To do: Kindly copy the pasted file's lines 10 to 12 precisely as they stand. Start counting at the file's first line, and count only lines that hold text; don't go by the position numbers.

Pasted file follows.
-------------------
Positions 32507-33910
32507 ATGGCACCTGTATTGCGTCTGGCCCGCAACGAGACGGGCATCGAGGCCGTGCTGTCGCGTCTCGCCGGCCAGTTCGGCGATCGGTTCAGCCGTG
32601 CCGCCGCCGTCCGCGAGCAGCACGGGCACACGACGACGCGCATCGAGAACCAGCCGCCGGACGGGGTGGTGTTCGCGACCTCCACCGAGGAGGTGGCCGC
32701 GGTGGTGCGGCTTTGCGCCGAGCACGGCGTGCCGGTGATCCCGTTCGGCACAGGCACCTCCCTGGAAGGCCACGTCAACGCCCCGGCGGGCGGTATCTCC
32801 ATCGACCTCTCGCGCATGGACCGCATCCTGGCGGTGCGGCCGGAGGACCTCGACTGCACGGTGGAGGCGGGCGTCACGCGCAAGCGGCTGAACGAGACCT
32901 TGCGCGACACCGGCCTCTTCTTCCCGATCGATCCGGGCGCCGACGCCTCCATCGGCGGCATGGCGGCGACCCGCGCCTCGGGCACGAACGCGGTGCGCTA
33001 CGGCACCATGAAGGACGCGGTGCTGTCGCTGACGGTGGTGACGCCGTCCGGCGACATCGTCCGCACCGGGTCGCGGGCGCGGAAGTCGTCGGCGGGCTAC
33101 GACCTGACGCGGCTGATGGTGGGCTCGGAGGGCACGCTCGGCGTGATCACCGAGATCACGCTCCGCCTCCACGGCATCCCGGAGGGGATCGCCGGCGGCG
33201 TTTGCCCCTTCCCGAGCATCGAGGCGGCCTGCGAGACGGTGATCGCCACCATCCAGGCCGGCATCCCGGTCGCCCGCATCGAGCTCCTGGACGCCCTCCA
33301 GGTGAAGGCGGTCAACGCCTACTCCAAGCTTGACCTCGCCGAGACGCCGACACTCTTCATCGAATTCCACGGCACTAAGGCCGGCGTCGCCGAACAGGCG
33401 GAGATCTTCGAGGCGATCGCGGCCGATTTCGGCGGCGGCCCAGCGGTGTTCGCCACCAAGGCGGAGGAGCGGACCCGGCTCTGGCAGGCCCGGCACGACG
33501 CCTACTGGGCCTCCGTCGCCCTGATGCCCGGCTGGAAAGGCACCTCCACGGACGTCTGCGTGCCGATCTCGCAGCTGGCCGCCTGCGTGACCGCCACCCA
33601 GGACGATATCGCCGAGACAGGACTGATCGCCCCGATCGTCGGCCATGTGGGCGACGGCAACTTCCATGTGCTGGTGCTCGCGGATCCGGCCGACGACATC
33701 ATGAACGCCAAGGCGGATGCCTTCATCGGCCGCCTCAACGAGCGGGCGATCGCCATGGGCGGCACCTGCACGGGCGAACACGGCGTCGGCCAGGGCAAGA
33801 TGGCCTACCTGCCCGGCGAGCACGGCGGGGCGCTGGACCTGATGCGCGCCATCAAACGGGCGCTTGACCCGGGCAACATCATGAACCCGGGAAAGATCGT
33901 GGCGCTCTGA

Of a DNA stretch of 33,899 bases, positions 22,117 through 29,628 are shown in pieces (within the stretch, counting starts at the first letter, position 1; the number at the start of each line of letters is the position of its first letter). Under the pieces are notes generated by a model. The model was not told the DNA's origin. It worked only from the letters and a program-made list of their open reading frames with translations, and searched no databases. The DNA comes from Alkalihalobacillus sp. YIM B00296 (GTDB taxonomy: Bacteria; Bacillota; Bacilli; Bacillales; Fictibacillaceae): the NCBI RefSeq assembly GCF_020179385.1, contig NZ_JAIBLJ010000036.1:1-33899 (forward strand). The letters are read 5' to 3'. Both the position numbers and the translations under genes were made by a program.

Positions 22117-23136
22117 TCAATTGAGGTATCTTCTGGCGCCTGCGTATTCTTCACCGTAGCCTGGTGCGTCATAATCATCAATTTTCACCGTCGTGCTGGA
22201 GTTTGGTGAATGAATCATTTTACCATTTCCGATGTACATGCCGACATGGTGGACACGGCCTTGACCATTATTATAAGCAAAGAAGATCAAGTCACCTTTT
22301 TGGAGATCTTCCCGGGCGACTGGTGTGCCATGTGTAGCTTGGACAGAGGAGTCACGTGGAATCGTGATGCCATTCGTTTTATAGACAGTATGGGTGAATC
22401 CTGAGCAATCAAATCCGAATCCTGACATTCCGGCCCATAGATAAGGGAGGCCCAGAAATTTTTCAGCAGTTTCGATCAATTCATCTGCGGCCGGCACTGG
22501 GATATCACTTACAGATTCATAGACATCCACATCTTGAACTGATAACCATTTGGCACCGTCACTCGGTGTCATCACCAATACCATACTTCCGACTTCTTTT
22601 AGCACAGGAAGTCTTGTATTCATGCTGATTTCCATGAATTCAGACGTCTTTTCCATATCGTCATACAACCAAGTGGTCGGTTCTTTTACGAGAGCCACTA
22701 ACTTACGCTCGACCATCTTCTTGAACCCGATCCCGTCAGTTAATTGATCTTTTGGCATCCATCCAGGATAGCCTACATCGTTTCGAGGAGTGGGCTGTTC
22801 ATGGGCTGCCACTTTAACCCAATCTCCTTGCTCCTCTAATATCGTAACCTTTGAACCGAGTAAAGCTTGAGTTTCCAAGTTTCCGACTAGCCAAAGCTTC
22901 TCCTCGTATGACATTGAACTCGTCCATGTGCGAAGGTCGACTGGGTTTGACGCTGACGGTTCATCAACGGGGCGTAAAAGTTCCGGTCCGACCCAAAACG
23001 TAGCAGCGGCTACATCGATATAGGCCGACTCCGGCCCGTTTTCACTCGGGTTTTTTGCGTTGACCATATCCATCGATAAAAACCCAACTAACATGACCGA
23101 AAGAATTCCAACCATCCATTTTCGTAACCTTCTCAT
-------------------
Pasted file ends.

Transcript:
33301 GGTGAAGGCGGTCAACGCCTACTCCAAGCTTGACCTCGCCGAGACGCCGACACTCTTCATCGAATTCCACGGCACTAAGGCCGGCGTCGCCGAACAGGCG
33401 GAGATCTTCGAGGCGATCGCGGCCGATTTCGGCGGCGGCCCAGCGGTGTTCGCCACCAAGGCGGAGGAGCGGACCCGGCTCTGGCAGGCCCGGCACGACG
33501 CCTACTGGGCCTCCGTCGCCCTGATGCCCGGCTGGAAAGGCACCTCCACGGACGTCTGCGTGCCGATCTCGCAGCTGGCCGCCTGCGTGACCGCCACCCA